June 7, 2015 by janem213
I now have 3 super accurate incubators that can take a max of 24 chicken eggs (4 rows of 6) but although they’re very accurate they aren’t good for the actual hatch as they’re so small. So I got a massive incubator (second hand) to use for the hatching. This isn’t my photo but shows the hatching tray at the bottom and the metal incubating trays above.
New it would be £500+, mine was a lot less but is 8 years old. (OK, I paid £200. Just as well this is my only real hobby!!) (and after one use the heating coil was broken and cost £40 to replace! Hopefully no more repairs will be needed in the near future.)
Mine also has a separate humidifier so the temperature and humidity are adjustable as required. Here is the spare room looking like a hatchling production line! The humidifier is the blue apparatus at the back to the right of the hatcher.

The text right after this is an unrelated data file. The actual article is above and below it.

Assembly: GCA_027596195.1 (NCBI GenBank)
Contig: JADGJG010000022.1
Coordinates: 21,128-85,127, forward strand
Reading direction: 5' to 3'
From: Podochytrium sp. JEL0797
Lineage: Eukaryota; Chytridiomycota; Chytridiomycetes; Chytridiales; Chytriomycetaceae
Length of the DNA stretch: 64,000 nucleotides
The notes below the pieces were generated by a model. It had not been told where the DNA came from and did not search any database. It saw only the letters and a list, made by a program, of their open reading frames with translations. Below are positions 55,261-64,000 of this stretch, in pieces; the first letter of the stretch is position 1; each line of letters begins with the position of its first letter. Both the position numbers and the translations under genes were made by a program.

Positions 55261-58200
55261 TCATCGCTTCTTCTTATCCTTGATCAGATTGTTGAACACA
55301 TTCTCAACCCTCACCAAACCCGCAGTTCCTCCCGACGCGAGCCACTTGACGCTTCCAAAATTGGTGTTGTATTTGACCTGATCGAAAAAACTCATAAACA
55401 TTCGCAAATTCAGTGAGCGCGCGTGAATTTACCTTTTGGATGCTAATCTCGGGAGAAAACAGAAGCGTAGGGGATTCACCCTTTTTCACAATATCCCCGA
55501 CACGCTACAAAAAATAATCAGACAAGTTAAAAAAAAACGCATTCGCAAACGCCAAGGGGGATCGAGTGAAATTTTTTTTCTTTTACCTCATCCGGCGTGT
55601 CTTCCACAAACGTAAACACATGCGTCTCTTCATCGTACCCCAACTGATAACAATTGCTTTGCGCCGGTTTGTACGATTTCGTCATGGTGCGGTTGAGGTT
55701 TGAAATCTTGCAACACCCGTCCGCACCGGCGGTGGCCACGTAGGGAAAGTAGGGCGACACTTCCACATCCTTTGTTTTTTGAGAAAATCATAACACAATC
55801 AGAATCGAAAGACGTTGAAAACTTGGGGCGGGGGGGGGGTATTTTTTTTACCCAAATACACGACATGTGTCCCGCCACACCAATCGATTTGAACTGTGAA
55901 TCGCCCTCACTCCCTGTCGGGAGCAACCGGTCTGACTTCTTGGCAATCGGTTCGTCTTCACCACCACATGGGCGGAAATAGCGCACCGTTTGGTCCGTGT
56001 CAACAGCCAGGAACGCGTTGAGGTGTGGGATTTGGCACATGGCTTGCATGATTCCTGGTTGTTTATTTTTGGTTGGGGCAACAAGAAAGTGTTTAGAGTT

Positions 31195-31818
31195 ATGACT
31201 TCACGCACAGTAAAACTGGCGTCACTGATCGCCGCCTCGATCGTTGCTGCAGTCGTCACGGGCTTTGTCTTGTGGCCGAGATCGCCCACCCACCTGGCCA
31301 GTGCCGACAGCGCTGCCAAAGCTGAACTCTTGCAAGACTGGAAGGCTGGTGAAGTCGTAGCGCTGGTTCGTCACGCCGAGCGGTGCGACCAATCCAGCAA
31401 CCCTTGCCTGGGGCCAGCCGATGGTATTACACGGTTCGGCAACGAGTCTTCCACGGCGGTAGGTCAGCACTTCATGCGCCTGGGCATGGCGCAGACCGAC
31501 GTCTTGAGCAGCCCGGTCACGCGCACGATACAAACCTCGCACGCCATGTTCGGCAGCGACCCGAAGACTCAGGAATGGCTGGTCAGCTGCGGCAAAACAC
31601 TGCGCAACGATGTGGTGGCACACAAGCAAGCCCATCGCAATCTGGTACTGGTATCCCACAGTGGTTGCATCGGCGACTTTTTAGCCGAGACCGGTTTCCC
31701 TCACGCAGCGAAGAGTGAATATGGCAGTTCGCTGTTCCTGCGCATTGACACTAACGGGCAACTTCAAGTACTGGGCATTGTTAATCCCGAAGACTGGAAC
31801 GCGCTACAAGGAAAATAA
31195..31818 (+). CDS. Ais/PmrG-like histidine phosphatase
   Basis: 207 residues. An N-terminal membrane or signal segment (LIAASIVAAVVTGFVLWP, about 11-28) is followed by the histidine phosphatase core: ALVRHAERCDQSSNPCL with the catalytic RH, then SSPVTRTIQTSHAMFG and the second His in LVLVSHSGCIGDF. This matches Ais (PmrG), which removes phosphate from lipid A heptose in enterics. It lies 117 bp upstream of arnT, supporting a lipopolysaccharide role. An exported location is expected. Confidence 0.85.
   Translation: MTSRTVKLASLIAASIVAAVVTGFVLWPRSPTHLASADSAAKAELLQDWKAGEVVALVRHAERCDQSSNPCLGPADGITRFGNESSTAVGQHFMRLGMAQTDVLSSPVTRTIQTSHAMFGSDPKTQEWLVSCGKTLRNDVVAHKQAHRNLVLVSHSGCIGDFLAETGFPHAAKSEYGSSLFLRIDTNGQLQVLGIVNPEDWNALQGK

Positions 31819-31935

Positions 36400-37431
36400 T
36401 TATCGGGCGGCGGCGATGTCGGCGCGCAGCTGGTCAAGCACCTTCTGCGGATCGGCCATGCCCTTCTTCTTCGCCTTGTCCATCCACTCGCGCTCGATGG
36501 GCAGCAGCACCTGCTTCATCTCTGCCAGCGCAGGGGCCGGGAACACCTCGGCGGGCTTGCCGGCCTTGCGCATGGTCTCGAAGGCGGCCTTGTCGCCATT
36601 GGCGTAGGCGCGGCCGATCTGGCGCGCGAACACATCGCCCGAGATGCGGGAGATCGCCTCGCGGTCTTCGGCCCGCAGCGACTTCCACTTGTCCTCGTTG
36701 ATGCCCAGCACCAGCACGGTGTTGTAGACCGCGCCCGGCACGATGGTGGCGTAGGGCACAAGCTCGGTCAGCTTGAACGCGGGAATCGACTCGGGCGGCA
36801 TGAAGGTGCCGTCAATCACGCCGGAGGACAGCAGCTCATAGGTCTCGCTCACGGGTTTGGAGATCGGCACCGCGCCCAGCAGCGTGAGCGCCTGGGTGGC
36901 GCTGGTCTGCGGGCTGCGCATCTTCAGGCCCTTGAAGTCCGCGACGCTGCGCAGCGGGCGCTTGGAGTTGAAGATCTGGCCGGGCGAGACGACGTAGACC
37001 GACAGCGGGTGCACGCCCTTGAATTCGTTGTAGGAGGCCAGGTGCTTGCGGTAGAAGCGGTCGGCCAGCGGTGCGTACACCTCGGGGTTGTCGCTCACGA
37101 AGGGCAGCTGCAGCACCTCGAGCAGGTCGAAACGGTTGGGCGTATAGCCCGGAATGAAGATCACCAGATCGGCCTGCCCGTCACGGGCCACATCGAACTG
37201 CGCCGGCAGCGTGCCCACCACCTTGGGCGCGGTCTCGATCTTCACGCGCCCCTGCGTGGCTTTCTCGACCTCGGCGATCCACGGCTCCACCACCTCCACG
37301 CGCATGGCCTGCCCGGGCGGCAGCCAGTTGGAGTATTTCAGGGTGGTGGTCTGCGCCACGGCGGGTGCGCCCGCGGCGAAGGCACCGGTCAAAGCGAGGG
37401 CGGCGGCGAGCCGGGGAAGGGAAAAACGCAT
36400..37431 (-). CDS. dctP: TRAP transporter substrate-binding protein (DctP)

For the first hatch I put 8 JG eggs in the hatcher and left 8 in the incy. 7 of each 8 hatched : ) The hatcher was marginally better – it’s 8th egg had pipped but at the wrong end (not the hatcher’s fault) and didn’t hatch; the incy’s 8th egg did not even pip. And here’s the results:
1st chicks (last post)
1st duckling (next post)
Giant geese hatching soon – hopefully the hatcher will come into its own for them, will be lovely for the goslings to have proper room to hatch.
Also, with the size of the hatcher there would be the possibility of using it as an incy for giant sized eggs such as emu, rhea or ostrich : ) *If* I can find someone who will definitely have the hatchlings when very young I would like to hatch some emus, maybe next year (baby emus are huge and would quickly become unmanageable here). The other issue is the length of incubation – rheas take 35-40 days, ostriches 40-42 and emus 52-62, so it would be out if action as a hatcher for some time.